You are looking to buy a bicycle. Simple enough. However, going into a store with row after row of bikes like we have at The Bicycle Planet can be confusing and stressful. To the untrained eye, they all look the same! Believe it or not, after reading this article, you will be able to go into any bike shop and identify the major types of bikes out there and maybe narrow down the category that sounds right for you. Basically, there are FIVE major categories of bikes. Let’s dig into them.
These are the sports cars of the cycling world. They are generally about going fast and covering relatively long distances. Think Tour de France, racing, lycra, the cyclists riding en masse on the weekends. Most road cyclists are looking for smooth pavement but in recent years there has been a new category of ‘Road’ riding called Gravel. Gravel cyclists are looking for hard packed dirt/gravel roads. These bikes tend to be a lot more comfortable and forgiving. Some of the sub-categories of Road are Triathlon, Aero, Race, Endurance, Gravel, and Touring. Price range: $680-$15,000+
These are the jeeps of the cycling world. These are the bikes that seek out dirt trails. They love dirt, rocks, and logs. These things can evoke images of jumping, full faced helmets, padding/armor, and big knobby tires. The sub categories are Hardtail, Full Suspension, and Fatbikes. These bikes are also quite durable because they are going to be taking a beating on the trails. Price range: $430-$11,000+
If the Road and Mountain bikes are the Parents, then the three following bicycle categories would be their children, aka Hybrids.
This child looks more like the Road parent. Think of a road bike with a flat handlebar (as opposed to a drop handlebar). The flat handlebar allows for a more comfortable (slightly more upright) riding position. They have smooth tires like the road bike but tend to be a touch wider so that it will feel a bit more stable for the casual rider. I like telling people that this is essentially the Honda Accord of the cycling world. They’re great for exercise, commuting, recreation. These make for great family bikes. Parents love these because they are quite versatile. Have a toddler? These bikes can accommodate a baby jogger, child seat or tagalong. Have a kid that can ride on their own? This bike will be easy for you to get on and off and to match the pace of your child. Price range: $420-$2500.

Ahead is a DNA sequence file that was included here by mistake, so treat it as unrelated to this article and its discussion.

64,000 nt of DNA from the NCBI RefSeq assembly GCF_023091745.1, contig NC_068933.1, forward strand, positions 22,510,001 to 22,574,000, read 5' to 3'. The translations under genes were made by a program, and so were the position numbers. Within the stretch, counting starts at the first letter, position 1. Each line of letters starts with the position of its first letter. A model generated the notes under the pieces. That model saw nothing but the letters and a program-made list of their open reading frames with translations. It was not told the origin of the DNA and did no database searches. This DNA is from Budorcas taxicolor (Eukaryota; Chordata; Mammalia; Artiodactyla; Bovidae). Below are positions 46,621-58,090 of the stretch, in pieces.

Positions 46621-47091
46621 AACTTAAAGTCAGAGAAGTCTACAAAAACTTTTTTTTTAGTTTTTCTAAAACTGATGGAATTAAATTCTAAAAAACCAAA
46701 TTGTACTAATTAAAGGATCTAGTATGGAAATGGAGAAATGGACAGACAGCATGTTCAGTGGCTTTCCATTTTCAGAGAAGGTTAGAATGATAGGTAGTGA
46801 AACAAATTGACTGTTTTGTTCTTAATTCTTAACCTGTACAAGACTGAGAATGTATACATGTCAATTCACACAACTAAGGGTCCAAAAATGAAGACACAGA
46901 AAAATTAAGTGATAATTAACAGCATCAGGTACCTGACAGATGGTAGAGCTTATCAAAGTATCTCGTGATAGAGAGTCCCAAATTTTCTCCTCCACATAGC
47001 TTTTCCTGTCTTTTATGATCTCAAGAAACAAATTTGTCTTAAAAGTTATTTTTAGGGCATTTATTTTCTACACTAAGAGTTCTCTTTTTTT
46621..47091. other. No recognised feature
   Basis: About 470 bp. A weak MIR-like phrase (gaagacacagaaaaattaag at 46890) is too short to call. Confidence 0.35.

Dual Sport Hybrid
This child looks more like the Mountain parent. These bikes generally are built for super light trail/dirt riding. They are also great for urban settings where the roads are not in great shape ie potholes/cracks. Most of these bikes will have a slightly more rugged frame construction than the Fitness Hybrid. They will also tend to have suspension in the front and have disc brakes. The tires will have some more tread on them and will be wider than those on the Fitness Hybrid. Price range: $450-$2000.
This child looks like neither parent. As the name states, this bike is all about being comfortable. The handlebars will be higher than the seat allowing for a more upright riding position. The tires will have some tread and be reasonably wide to provide a feeling of stability. The saddle will be big and cushy, sometimes with suspension built into the seatpost to provide the most comfortable experience for your rear end. Some of these bikes come in a step-through version for easier on-off. And some will also come with a front shock to help even out any rough patches of road. The one drawback of all this comfort is that these bicycles weigh a bit more than the fitness hybrids, and they are not meant for speed or riding long distances. These bikes range in price from $380-$1000.
We’ve gotten A LOT of comments about this topic. Our goal is to provide a starting point for the newbie shopper who knows nothing about bikes. We’re just talking adult bikes here. For those of you that have commented that we didn’t mention singlespeed, recumbents, cruisers, gravel, cyclocross, bmx, touring, yadayada… sounds like you already know a lot more about bikes than what this article is intended to cover. We will have future articles that dig deeper into all the different types of bikes out there!